If these tips don’t help, do NOT get discouraged. Just like learning to play the piano or driving a car, some of these skills require practice and patience. For more help, talk to your school counselor or visit your family doctor. Your family doctor will be able to help you find the treatment that works best for you and can recommend places for you to go if you need more help.


Box Breathing Box Breathing can help your heart rate return to normal, which helps you to relax. Here’s how you do it: If possible, sit and close your eyes. If not, just focus on your breathing. Step 1: Inhale your breath (preferably through your nose) for 4 seconds. Step 2: Hold your breath for 4 more seconds. You’re not trying to deprive yourself of air; you’re just giving the air a few seconds to fill your lungs. Step 3: Exhale slowly through your mouth for 4 seconds. Step 4: Pause for 4 seconds (without speaking) before breathing in again. Repeat this process as many times as you can. Even 30 seconds of deep breathing will help you feel more relaxed and in control.

Hand Relaxation Hand Relaxation helps to get rid of the tense feelings in your body. Here’s how you do it: Clench the muscles in your left hand (make a fist) really tightly for 5 seconds. Then, let go gradually (for about 15 seconds), breathing slowly and concentrating on the feeling in your hand. Then, repeat using your right hand. With practice, you can get really good at doing Box Breathing or Hand Relaxation techniques. You can do them just about anywhere, without anyone else knowing - on the bus, in class, even when you’re hanging out with your friends.


dealing with stigma

What is stigma?

If you have Social Anxiety Disorder, you may overhear insensitive comments about you and feel like you are being judged by other people. Remember that these people don’t understand what Social Anxiety Disorder is. Although it may be hard, try not to take their comments personally. They don’t realize that Social Anxiety Disorder is a medical condition that requires treatment, just like cancer or high blood pressure. Having Social Anxiety Disorder does not make you weak and does not make you less of a person than anyone else.

Stigma is a “polite” word for discrimination. It’s a negative attitude people have about something they don’t understand that can result in physical, mental, and emotional harm. When someone has a stigmatizing attitude, it means there is something wrong with their attitude- not with you. People make hurtful and judgmental comments and assumptions about people suffering from mental illness because they don’t understand that mental disorders are just another kind of medical disorder. You wouldn’t expect someone in a wheelchair to be able to climb stairs just because someone said “snap out of it!” This is just as true for mental disorders, like Social Anxiety Disorder. The best way to fight stigma is to help people better understand mental disorders.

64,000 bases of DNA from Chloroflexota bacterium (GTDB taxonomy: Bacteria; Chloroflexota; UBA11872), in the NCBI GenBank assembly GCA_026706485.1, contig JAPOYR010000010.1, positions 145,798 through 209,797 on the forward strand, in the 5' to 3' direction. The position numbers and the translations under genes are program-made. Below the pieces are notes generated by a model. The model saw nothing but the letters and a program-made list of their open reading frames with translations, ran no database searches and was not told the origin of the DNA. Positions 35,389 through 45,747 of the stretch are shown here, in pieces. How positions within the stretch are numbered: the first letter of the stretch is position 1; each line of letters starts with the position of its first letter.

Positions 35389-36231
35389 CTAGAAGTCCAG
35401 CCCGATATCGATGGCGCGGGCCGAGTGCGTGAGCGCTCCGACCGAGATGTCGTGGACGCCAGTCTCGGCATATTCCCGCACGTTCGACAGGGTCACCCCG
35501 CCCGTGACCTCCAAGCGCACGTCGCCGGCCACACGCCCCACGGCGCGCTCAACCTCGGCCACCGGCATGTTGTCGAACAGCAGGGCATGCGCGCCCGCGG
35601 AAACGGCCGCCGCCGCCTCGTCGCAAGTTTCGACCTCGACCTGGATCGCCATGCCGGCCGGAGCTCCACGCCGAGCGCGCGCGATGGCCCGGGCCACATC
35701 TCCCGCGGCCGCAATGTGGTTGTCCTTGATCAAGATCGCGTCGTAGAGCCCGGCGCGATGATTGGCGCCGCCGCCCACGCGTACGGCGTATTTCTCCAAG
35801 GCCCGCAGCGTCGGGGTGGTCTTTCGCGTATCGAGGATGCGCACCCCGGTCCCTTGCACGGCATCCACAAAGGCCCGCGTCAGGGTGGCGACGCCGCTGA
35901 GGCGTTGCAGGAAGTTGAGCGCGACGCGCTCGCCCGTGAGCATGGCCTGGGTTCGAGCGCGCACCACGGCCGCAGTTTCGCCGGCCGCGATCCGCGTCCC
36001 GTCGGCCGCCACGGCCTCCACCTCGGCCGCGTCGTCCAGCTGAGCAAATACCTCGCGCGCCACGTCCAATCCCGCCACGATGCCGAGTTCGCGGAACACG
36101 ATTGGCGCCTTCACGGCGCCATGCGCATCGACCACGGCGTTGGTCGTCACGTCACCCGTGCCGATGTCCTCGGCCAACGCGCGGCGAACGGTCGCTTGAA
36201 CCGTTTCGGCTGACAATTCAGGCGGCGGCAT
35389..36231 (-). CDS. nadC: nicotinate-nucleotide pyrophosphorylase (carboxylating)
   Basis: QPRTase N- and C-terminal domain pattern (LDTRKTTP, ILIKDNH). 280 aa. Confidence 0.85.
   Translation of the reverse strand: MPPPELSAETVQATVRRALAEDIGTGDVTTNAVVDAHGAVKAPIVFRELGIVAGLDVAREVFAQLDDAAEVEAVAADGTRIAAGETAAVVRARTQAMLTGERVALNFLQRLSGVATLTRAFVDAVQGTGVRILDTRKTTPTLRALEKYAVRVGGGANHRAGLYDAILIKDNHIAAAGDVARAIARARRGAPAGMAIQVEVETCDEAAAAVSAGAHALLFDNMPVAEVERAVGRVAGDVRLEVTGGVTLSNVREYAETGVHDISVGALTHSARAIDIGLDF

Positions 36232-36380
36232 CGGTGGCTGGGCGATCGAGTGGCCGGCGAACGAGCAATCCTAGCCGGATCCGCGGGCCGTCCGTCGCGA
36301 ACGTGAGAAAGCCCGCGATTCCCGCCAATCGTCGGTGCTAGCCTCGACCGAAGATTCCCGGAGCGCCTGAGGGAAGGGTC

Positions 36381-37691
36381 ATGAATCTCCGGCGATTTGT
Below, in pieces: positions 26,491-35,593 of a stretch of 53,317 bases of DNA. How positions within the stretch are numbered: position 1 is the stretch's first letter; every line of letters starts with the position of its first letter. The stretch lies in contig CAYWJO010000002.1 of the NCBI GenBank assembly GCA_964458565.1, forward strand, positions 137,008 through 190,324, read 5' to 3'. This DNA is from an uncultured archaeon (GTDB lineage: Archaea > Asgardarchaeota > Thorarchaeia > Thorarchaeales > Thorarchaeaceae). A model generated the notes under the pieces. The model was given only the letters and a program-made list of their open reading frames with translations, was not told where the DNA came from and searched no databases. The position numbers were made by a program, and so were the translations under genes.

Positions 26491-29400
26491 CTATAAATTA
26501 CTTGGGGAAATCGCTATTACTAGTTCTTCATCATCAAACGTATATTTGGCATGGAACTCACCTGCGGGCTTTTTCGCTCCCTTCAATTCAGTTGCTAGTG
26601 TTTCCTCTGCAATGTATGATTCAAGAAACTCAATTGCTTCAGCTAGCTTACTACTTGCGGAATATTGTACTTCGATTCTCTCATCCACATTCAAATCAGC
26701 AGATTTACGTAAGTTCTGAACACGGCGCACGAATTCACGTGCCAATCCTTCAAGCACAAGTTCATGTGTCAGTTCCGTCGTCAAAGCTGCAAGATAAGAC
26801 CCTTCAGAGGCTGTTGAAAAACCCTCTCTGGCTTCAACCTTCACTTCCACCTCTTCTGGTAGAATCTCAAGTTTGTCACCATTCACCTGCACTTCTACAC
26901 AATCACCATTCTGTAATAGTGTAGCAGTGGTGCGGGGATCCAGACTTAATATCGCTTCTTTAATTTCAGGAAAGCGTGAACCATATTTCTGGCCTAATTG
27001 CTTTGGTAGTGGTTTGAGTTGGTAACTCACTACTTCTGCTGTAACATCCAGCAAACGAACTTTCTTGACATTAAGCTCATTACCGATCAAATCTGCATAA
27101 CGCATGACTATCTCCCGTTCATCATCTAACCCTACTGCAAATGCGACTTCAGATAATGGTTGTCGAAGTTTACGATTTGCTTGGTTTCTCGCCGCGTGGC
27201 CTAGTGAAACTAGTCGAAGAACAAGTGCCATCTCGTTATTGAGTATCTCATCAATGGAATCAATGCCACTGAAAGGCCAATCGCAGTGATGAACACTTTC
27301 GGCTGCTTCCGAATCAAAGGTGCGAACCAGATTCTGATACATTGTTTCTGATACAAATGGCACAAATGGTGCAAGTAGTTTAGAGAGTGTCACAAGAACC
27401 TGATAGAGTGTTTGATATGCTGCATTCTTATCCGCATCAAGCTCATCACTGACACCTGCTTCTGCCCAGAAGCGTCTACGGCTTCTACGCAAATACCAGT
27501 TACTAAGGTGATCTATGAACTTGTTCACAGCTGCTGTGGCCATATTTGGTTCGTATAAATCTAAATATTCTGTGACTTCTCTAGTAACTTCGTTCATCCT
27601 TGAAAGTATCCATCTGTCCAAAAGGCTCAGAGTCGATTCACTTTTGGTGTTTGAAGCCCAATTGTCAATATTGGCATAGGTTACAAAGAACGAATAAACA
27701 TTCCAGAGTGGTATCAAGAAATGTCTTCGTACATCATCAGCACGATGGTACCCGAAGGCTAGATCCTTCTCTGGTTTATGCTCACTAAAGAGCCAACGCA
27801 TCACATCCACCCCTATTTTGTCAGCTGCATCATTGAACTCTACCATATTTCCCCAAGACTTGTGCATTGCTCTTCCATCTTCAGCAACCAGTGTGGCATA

The best way to fight stigma is to help people better understand mental disorders.


helping someone coping with Social Anxiety Disorder If someone you care about has Social Anxiety Disorder, the best and most important thing you can do is provide support without encouraging him or her to avoid social situations. In order to support someone else, you also need to look after yourself.


here are a few pointers:


Educate yourself

Understanding what Social Anxiety Disorder is and how it affects the person you care about will help you to be a less frustrated and more supportive friend



When you listen to and acknowledge your friend’s feelings, it sends your friend the message that you care. Knowing that you have people who care about you is an important part of recovering from a mental disorder.


Be patient

Sometimes it can be frustrating when your friend doesn’t seem to want to hang out or do anything they used to like to do. Take a deep breath and remember that Social Anxiety Disorder is making your friend feel this way. He/ she can’t just “snap out of it.” Getting impatient will only make the situation worse. Stay positive and be patient. Encourage your friend to participate in social events. He/she may feel like it’s too frightening or stressful, but will probably feel better afterwards.